One of my favorite movies is As Good As It Gets, the 1997 romantic comedy/drama with Jack Nicholson and Helen Hunt. It’s a great movie for a lot of reasons, and every time I watch it I notice something else fantastic about it. But one part that always stuck with me is the scene where Jack’s character, having thoroughly pissed off Helen Hunt on yet another occasion, is ordered by Hunt to pay her a compliment to keep her from walking out on him. Flustered and desperate, Jack launches into a somewhat rambling story about how, after she told him off a few nights prior, he finally listened his doctor’s orders and began taking some anti-depressants to help curtail his more unpleasant behaviors. His rationale, he explained, is that she made him want to be a better man. Hunt’s character is visibly taken aback, and declares it to be the best compliment she ever received.
I bring this up because the first time I listened to Game Theory’s Lolita Nation, it blew my mind in such a way that I began to seek out more music, expand my tastes and read as much as criticism as possible. It’s so good that it made me want to be a better writer so I would do a better job of describing what at the time I felt to be its impossible-to-define brilliance.
I don’t know if I’m there yet, but now’s the time to try, as the album is finally back in print thanks to the remarkable efforts of Omnivore Recordings, who have brought the album back to store shelves in both a deluxe 2CD package and a beautiful colored 2LP release as well. Continue reading
David Bowie passed away a month ago, but I still haven’t fully processed the news. It’s still hard to believe that he’s no longer with us. He was such a presence in the pop world. And his music meant more to me than anyone else’s.
And his death wasn’t just a shock and tragedy in the Western world. David Bowie was huge internationally, especially in Japan. Even before his death, it was hard to miss Bowie’s section in most record stores here, and even less well-regarded albums like Never Let Me Down or his output with Tin Machine seemed to be held in at least some esteem here. Not a week goes by where I don’t see a rare Bowie LP go for an insane amount of money at any of the multitude of record stores here in Tokyo.
In Japan, record stores have a bit more personality than their Western counterparts. Even in major chains, it’s not uncommon to see handwritten recommendation notes by the staff, and custom tailor-made displays dedicated to more obscure artists and genres. With Bowie’s passing, many of these same stores have taken to commemorating his legacy with similarly DIY, custom-made displays. In the days and weeks in the wake of Bowie’s death, I visited several Tower Records and other stores to see how they were handling the Starman’s passing. I was pretty impressed.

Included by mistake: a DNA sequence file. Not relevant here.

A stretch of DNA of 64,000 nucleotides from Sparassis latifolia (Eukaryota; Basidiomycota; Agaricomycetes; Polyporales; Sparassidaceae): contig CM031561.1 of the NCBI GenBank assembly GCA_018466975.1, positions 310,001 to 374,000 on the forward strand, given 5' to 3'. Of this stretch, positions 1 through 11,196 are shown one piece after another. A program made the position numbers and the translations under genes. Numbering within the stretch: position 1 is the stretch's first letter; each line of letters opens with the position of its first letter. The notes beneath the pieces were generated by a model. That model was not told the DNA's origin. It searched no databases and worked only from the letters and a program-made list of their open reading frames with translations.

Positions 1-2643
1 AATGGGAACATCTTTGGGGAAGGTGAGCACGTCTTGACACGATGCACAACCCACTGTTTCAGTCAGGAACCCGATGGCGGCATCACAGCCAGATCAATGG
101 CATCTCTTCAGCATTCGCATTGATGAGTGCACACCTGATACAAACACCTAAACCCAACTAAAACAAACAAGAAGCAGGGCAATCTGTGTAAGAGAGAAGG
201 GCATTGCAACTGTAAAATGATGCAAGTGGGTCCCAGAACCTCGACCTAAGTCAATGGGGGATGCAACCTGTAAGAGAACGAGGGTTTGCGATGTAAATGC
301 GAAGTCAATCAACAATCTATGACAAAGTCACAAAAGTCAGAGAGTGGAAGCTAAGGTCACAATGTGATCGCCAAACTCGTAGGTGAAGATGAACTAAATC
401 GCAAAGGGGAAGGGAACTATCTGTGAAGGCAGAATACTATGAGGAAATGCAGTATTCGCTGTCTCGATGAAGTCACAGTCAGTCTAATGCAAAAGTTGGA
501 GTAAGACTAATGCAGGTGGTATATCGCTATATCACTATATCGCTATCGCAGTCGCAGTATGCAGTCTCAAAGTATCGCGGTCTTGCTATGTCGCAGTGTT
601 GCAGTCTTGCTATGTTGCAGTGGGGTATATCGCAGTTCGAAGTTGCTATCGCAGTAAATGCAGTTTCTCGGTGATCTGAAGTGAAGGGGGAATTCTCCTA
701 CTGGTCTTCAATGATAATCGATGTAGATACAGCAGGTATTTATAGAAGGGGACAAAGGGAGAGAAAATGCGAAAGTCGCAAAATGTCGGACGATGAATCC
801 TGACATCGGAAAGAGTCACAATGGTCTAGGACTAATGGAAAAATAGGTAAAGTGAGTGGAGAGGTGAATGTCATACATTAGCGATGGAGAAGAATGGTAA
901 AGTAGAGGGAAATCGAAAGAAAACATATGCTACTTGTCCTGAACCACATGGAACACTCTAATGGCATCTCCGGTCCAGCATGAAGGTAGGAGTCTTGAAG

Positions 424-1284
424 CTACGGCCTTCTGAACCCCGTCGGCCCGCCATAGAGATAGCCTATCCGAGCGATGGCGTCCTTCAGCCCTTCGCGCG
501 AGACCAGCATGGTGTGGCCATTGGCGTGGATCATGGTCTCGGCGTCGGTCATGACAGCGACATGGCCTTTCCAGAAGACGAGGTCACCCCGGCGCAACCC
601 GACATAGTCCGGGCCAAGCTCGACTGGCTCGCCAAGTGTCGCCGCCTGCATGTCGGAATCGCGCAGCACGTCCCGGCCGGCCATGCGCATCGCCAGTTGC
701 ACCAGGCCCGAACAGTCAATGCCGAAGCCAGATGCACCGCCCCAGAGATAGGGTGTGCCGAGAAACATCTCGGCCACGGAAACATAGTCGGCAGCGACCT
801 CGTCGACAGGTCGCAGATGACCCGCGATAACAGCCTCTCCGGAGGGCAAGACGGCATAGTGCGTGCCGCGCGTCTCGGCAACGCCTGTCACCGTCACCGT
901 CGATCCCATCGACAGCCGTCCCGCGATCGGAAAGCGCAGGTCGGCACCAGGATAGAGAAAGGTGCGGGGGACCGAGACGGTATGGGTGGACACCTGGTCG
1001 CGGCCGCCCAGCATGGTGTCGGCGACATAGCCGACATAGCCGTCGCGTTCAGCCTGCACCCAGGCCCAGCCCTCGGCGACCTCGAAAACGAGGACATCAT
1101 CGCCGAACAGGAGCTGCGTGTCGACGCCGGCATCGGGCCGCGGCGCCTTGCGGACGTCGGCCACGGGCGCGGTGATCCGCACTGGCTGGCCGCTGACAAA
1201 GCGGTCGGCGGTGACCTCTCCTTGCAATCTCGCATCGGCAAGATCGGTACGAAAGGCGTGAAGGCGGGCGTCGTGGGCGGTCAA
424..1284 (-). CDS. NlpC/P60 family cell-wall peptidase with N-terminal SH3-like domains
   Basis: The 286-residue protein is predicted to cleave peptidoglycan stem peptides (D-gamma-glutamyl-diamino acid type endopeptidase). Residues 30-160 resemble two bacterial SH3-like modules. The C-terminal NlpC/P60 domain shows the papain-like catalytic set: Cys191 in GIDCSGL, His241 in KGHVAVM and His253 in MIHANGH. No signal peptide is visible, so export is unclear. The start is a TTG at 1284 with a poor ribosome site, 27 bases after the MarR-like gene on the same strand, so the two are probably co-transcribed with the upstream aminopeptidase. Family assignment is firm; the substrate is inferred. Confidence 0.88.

And now I know how to spell David Bowie in katakana – デヴィッド・ボウイ。
I feel that over the years I’ve gradually slid out of step with the mainstream when it comes to games. Whenever I glance over at “Best Of” lists at various gaming sites, I inevitably find a list of games that I either have no interest in playing or have played and didn’t like.
For example, I absolutely abhorred The Last Of Us. Bad controls, horrible story that’s been told a billion times over. Fallout? Hate it. Buggy mess. Ditto for The Elder Scrolls games (a Bethesda logo is a kiss of death to me). The original Dragon Age? Ugly, shitty characters, couldn’t make it for more than a few hours. The Batman Arkham games? Pretty vacant, with repetitive (and unresponsive) combat coupled with the pathetically heavy-handed writing. Dark Souls, Metal Gear (any of them), Undertale, The Witcher, The Walking Dead, I either hated them or couldn’t even be bothered to start them because they looked so boring, derivative or just not something I’d be into.
My point is that I am more than used to not being in jive with the critical consensus, and with rare exception I caulk it up to being an outlier. I hate a lot of popular games, but I realize that in many cases the issue is with me, not the game.
That being said, even I was surprised by the gulf between the critical consensus of and my personal views on The Witness, a game that many critics are lauding as one of the greatest of all time, and a game that I feel is a worthless exploration into just how little a game developer can care about his audience. Continue reading